The universe had to have been planned. In other words, designed. So the something that had to have always existed had to be intelligent, because it takes intelligence to design things. To plan things.
The “something” that always existed, had to therefore have been a “someONE.” Oh my god, that’s the definition of GOD! I have been thinking of the Creator of the universe as if he were just a cartoonist when He’s actually a DESIGNER!
But “who designed God?”
This did not answer my question, it only postponed the problem: there had to be at least one eternal, uncreated thing for anything to exist.
Why can’t the universe itself (or its pre big bang state) be the pre-existent, eternal, uncreated thing? The answer is two-fold:
1. The universe is in a transient state, moving outward from a singular event (the big bang) proving that it cannot be constant. It had a beginning, meaning it is neither eternal nor uncreated.
2. Design. The opposite of design is random, arbitrary, unplanned, haphazard, erratic, accidental. Countless processes in the universe defy such descriptions. Since the universe shows signs of intention, aim, purpose, objective, pre-thought, planning, (synonyms of “design”), an inanimate universe is not an adequate explanation. It had to be a self-aware, intelligent, eternal being, which believers define as God.
Thus, the “who designed your god?” argument is not even talking about the same subject I was contemplating. I was looking for a plausible answer, not another question.
The only possible final answer I could conceive was, there had to be at least one already-existent entity, always being, always existing, always intelligent and self-aware: The Designer.
Any other possible view is not an answer, only a postponement of the question.
All this I thought while standing on the beach on a moonlit night near Cape Sebastian.
In the following year, I read everything I could about gods and God. Das Energi told me I was god. The Bhagavad Gita could not explain any better. Where was I going to find the designer?
I eventually came to the conclusion that I was flawed. I was a “good person.” I usually tried to do the right thing. But I couldn’t always. Sometimes I did the selfish thing instead. Something was broken. Shouldn’t I always be able to do the thing I wanted (the good, moral, and right thing) without being pulled in the direction of the thing I didn’t want to do (the selfish, bad, less moral thing)?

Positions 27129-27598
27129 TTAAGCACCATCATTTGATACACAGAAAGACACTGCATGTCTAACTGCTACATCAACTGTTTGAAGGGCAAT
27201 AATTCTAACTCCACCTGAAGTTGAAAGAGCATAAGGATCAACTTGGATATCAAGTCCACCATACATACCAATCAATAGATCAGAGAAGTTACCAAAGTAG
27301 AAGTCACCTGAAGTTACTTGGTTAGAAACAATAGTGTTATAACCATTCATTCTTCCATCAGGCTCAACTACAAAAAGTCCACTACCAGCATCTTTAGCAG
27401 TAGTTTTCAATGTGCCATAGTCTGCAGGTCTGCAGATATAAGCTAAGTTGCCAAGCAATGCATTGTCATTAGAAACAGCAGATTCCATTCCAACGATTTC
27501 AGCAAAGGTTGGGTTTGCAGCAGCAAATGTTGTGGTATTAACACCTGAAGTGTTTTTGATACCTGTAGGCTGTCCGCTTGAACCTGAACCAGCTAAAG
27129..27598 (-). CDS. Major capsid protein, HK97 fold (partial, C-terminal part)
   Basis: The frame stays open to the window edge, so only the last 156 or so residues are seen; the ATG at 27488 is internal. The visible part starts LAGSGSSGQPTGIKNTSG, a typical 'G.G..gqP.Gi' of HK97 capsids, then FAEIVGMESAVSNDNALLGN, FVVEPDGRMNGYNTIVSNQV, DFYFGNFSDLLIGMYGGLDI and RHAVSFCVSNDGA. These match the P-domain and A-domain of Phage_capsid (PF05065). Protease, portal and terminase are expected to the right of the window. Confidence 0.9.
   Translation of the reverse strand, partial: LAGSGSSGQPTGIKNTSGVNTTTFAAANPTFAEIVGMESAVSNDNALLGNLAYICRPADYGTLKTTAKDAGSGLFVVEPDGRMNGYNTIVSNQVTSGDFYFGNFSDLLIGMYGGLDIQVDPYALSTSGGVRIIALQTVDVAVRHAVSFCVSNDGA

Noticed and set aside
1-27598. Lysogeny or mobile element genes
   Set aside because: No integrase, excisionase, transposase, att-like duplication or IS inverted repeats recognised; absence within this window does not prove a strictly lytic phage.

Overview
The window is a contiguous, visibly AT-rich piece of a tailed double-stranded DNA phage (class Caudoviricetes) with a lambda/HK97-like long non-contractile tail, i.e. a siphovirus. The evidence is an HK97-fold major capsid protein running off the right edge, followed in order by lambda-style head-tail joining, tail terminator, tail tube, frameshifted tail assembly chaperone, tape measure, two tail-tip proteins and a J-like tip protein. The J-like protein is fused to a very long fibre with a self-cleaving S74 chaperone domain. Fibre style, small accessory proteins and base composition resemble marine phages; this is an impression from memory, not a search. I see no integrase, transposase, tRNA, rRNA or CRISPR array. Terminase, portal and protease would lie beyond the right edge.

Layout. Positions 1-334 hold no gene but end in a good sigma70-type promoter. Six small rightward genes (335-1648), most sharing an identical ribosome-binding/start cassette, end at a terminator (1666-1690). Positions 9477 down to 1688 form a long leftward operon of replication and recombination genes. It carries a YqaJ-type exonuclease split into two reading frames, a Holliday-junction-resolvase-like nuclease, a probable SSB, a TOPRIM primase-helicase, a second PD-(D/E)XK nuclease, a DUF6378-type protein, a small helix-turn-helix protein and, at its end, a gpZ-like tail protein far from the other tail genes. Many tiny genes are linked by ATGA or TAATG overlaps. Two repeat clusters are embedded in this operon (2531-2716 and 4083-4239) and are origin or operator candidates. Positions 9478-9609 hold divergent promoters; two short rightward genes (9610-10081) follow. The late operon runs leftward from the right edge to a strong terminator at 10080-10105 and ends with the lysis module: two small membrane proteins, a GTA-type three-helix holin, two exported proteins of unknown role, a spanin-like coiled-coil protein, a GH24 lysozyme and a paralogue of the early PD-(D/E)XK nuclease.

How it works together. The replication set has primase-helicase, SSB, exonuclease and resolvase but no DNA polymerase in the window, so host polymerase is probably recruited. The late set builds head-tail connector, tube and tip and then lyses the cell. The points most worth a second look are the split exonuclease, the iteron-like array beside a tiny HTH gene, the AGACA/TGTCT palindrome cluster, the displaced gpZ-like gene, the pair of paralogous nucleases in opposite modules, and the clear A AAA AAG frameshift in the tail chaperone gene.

It seems I should. But no one seems to be able to always do this. No one is perfect. Far from it. Why?
Because we had turned from this Designer and this had blinded us to Him.
This revelation fit the Christian God, because only the Christian God had a plan for reconciling humankind to himself, even though we had rejected Him, even though we had this pull to so often make the wrong choices.
As strange and irreversible change came after I read the Gospel of Matthew in the Bible. I realized that I believed it, resurrection and all.
Looking back, I now know that this meant I was already a Christian at that point, but all I knew then was that this knowledge had changed me somehow.
My car was in a shop 13 miles from my house. I walked to the nearest bus stop, but the walking helped me to think, so I walked past the next few, thinking about why I was now different.
Before I knew it, I’d walked the entire 13 miles. Something profound had definitely happened to me.
See, I now am convinced that I felt so different because God had reconnected with me through the knowledge of his son Jesus.
But you have to understand, I didn’t know any of this then, it took weeks of reading and studying before I would get that this meant I am no longer atheist but now Christian.
I don’t see Buddhism, nor other faiths, nor any “philosophy of life” as having that same kind of power to change someone from the inside.
That’s because these other disciplines are outward changes, behavioral changes, not a fundamental change from the inside.
I didn’t need a behavioral change. I didn’t actually DO the bad things all humans thought of doing, and some humans actually do. I just had a nature that would do things like that if circumstances were right.
I needed to change from the inside. And I had.
See, this “nature” that we all share is what has separated us from the Designer.
“Being good” on the outside isn’t going to bridge that gap.
Only a change from the inside can.
Only reconnecting with the Designer can.
And some time later, I found that this is what Jesus was for.
That’s why it’s the Christian God. Not some just some “religion.” Not some philosophy. And not “being good to get to heaven.” God as just a big “scorekeeper in the sky” makes no sense.
I needed to change from the inside. And I had.
All these were the conclusions I came to in the year following my revelation at Cape Sebastian.
When I realized that I was no longer an atheist, I was not sure what I was now.
Eventually, I realized that the word for what I had become, is Christian.

By Warren Kramer

The only possible final answer I could conceive was, there had to be at least one already-existent entity, always being, always existing, always intelligent and self-aware: The Designer.